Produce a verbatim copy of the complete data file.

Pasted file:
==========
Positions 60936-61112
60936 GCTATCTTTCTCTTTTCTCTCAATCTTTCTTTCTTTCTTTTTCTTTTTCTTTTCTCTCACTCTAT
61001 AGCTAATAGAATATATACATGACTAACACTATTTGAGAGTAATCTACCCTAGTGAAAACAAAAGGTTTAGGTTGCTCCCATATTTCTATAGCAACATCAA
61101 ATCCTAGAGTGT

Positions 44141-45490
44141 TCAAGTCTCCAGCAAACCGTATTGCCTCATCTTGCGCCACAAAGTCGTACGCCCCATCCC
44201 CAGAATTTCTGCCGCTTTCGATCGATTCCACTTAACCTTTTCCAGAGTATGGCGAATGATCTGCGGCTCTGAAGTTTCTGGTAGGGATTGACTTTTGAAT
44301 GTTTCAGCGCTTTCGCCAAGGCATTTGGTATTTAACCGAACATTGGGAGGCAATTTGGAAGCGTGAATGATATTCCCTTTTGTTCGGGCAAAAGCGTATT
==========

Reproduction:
Positions 60936-61112
60936 GCTATCTTTCTCTTTTCTCTCAATCTTTCTTTCTTTCTTTTTCTTTTTCTTTTCTCTCACTCTAT
61001 AGCTAATAGAATATATACATGACTAACACTATTTGAGAGTAATCTACCCTAGTGAAAACAAAAGGTTTAGGTTGCTCCCATATTTCTATAGCAACATCAA
61101 ATCCTAGAGTGT

Positions 44141-45490
44141 TCAAGTCTCCAGCAAACCGTATTGCCTCATCTTGCGCCACAAAGTCGTACGCCCCATCCC
44201 CAGAATTTCTGCCGCTTTCGATCGATTCCACTTAACCTTTTCCAGAGTATGGCGAATGATCTGCGGCTCTGAAGTTTCTGGTAGGGATTGACTTTTGAAT
44301 GTTTCAGCGCTTTCGCCAAGGCATTTGGTATTTAACCGAACATTGGGAGGCAATTTGGAAGCGTGAATGATATTCCCTTTTGTTCGGGCAAAAGCGTATT